Source: CNS Y-12 | Blog | February 17, 2022
It’s a nondescript yellow brick building just down the hill from the Jack Case Center at the Y 12 National Security Complex. The building could be easily ignored as an inconsequential structure, but looks can be deceiving. Recently, the look improved a bit.
Building 9731, known as the Pilot Plant, is Y-12’s oldest structure. Constructed in 1943, it housed the first of what became more than 1,100 calutrons across the site. Calutrons were the electromagnetic machines that separated the uranium isotope U 235 from U 238, enriching the uranium to bomb grade and providing material for Little Boy, the first of two atomic bombs that helped end World War II.
The building’s historic significance has placed it and Building 9204 03 (Beta 3) in the footprint of the Manhattan Project National Historical Park. Established in 2015, the park’s three units extend from Oak Ridge to Los Alamos, New Mexico to Hanford, Washington. All were vital pieces in the mission to build an atomic weapon.
Susie Smiddy is Building 9731’s manager and has been working with Y-12 infrastructure to enhance its look and utilization.
“I’ve been working to make Building 9731 a premier facility that reflects the important values, character, and powerful history of the building since 2018,” Smiddy said.
One of the obstacles to enhance the building’s character was the front entrance. The concrete was broken and uneven, and there was gravel where an old storage shed used to sit.
“I contacted Darrel Watkins, the site’s planner for masons, and we worked on a design that would maintain the historic nature of the entry area. We sat together over several months sketching out ideas and patterns,” she said.
They also consulted masons Jeff Webb and Noah Sexton.
“Jeff and Noah spend a lot of time — plant wide — making our sidewalks and entryways safe. They suggested replacing the entire entry area. During the planning process with Susie, we recognized an opportunity to truly make it better, and reintroduce a style that encompasses the building’s rich history,” Watkins said.
The solution they chose was to pour, stamp, and color concrete at the entrance. The finished product stays true to the historic nature of the building, but it is also a showcase of the artistry and craftsmanship of the masons involved in the project.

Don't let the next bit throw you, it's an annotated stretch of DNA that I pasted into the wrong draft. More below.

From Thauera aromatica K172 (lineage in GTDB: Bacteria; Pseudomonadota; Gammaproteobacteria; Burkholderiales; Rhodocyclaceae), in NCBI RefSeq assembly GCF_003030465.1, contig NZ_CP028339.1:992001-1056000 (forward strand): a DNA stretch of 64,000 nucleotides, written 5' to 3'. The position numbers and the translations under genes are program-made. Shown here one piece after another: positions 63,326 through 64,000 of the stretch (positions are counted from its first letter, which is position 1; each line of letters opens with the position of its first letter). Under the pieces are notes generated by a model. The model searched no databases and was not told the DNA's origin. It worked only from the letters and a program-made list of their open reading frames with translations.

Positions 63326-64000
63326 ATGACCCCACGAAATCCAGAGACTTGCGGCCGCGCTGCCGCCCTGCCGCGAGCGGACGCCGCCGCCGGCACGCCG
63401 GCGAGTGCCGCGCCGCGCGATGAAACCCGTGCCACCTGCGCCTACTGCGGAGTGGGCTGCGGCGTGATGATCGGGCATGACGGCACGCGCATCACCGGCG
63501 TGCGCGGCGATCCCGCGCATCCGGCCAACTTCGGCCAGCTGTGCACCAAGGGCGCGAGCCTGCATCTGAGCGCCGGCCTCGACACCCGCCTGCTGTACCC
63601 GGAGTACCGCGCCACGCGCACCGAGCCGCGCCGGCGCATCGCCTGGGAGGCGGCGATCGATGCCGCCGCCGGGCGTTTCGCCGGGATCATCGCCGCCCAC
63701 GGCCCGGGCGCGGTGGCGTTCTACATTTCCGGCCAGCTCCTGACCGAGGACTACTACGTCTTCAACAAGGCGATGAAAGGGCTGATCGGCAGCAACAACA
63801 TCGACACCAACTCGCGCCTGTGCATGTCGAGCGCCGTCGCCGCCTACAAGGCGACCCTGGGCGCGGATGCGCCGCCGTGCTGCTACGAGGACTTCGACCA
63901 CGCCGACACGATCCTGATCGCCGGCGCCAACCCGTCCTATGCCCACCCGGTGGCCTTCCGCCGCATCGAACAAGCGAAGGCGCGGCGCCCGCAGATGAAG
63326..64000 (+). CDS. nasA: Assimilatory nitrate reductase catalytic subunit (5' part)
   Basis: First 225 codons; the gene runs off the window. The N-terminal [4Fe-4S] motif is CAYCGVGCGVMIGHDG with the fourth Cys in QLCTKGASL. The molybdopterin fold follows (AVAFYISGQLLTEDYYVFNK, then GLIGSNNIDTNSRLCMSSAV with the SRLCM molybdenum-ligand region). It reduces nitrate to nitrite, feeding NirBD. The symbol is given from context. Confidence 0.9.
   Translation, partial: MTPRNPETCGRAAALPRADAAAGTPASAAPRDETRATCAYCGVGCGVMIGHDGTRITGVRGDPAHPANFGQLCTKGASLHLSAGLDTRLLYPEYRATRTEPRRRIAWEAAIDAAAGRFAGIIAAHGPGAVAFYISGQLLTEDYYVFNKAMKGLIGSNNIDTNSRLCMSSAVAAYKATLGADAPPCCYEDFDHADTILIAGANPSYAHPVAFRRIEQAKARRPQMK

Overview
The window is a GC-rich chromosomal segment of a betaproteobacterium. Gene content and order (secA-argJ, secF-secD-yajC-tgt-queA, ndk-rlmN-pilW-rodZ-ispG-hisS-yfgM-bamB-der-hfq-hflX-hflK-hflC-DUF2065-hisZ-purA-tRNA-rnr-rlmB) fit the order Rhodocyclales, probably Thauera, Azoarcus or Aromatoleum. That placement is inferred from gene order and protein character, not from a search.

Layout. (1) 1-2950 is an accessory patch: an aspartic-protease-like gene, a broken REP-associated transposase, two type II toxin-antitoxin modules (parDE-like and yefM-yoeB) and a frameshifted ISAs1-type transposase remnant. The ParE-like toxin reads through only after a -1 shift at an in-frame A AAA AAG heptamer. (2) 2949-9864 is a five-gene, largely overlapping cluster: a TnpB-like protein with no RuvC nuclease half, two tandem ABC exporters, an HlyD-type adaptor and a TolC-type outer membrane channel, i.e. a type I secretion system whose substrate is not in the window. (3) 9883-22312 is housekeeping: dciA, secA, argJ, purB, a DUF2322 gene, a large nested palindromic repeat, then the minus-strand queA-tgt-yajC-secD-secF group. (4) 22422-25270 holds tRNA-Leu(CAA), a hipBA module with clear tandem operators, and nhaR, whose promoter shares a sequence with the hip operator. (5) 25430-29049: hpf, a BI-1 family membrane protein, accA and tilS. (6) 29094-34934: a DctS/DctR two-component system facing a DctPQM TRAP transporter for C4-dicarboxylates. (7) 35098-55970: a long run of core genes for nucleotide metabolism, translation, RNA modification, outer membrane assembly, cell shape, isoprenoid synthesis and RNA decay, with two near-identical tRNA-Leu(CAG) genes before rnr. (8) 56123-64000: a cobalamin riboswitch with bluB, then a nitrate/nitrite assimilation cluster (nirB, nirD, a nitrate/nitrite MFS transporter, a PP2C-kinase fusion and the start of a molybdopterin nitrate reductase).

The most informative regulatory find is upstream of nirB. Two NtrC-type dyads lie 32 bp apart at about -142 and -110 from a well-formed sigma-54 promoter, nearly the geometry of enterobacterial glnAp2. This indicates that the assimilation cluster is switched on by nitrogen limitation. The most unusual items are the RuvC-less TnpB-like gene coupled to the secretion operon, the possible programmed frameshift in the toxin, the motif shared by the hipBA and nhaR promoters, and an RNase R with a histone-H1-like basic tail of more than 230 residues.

But it wasn’t just the masons, as others were also integral to the project. Carpenters Corey Brown and Paul Oakes built lean tos for the masons when rain threatened the work, and they built the frames for each section of the pour, in addition to framing the two ground wells.
This took a team effort from the masons and carpenters, to the laborers who added river rock to the entry, to the heavy equipment operators and pipefitters,” said Smiddy. The process took a lot of planning and communicating. “Darrel and I talked directly with Jeff and Noah, not only as we planned the project, but up to the day they started performing the work, making adjustments along the way.”
The final special touch, holding to the masons’ tradition, was to place a 1943 coin, the year Building 9731 was built, into the pavement.
“So often with much of the aging infrastructure at Y-12, it’s simply fix what needs to be fixed and move on,” said Watkins. “This project presented an opportunity to actually step out and produce something that instills pride in our site and in the workmanship of our craftspeople.”
“My hope, as we continue to preserve this facility, to expand the tour route, and repurpose it for the training mission to ensure long term sustainment, is that we create something that everyone can be proud of,” said Smiddy.